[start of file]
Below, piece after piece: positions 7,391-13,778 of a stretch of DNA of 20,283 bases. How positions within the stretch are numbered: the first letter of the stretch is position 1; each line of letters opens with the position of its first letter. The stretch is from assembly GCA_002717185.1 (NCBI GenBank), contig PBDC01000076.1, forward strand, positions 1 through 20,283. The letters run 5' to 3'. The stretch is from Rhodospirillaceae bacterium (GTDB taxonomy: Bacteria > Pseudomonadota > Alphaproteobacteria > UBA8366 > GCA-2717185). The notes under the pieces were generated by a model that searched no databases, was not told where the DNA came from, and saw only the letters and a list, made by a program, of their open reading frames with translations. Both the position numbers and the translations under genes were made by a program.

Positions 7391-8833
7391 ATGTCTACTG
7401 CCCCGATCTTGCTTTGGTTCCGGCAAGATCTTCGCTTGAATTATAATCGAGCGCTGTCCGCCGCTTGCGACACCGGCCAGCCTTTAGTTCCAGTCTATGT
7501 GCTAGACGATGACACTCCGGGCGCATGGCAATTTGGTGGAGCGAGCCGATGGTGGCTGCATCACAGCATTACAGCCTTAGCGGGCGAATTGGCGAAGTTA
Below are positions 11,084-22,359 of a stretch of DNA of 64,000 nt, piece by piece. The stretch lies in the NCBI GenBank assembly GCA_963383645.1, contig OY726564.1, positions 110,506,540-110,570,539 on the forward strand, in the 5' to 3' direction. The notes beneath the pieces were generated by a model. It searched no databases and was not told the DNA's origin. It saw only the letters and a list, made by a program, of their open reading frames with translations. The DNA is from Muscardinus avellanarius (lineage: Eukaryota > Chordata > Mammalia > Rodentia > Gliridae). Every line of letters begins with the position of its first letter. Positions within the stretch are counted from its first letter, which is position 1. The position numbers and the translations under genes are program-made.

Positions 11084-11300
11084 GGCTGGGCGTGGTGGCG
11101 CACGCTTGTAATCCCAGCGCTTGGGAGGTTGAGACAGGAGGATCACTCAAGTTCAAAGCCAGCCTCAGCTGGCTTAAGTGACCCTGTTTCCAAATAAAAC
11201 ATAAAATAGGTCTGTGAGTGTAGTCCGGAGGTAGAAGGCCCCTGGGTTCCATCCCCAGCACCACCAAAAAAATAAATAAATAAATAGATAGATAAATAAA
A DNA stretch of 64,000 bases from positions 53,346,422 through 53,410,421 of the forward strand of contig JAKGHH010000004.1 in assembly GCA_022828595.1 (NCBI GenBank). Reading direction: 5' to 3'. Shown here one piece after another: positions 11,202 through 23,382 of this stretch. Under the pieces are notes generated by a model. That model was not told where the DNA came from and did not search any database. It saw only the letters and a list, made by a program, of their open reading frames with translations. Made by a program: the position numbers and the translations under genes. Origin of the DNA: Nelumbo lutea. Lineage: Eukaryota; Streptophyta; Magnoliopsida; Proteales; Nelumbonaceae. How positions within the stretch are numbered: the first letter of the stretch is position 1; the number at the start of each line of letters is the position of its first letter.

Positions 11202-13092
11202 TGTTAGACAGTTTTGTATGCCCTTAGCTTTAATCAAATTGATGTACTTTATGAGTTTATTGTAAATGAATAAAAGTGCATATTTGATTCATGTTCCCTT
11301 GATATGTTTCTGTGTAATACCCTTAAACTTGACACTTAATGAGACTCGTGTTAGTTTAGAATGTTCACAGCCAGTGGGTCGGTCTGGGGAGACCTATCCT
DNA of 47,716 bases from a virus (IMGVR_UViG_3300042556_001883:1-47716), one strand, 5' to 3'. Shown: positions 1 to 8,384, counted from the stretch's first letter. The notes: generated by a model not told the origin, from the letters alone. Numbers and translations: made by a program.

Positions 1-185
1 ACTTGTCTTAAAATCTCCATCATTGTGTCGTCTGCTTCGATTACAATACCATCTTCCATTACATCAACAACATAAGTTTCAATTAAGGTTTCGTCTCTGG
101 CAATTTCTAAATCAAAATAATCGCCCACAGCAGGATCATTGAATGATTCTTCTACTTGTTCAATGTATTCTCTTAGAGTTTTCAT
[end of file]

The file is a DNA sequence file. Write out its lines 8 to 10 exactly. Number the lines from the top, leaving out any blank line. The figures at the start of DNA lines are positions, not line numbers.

11084 GGCTGGGCGTGGTGGCG
11101 CACGCTTGTAATCCCAGCGCTTGGGAGGTTGAGACAGGAGGATCACTCAAGTTCAAAGCCAGCCTCAGCTGGCTTAAGTGACCCTGTTTCCAAATAAAAC
11201 ATAAAATAGGTCTGTGAGTGTAGTCCGGAGGTAGAAGGCCCCTGGGTTCCATCCCCAGCACCACCAAAAAAATAAATAAATAAATAGATAGATAAATAAA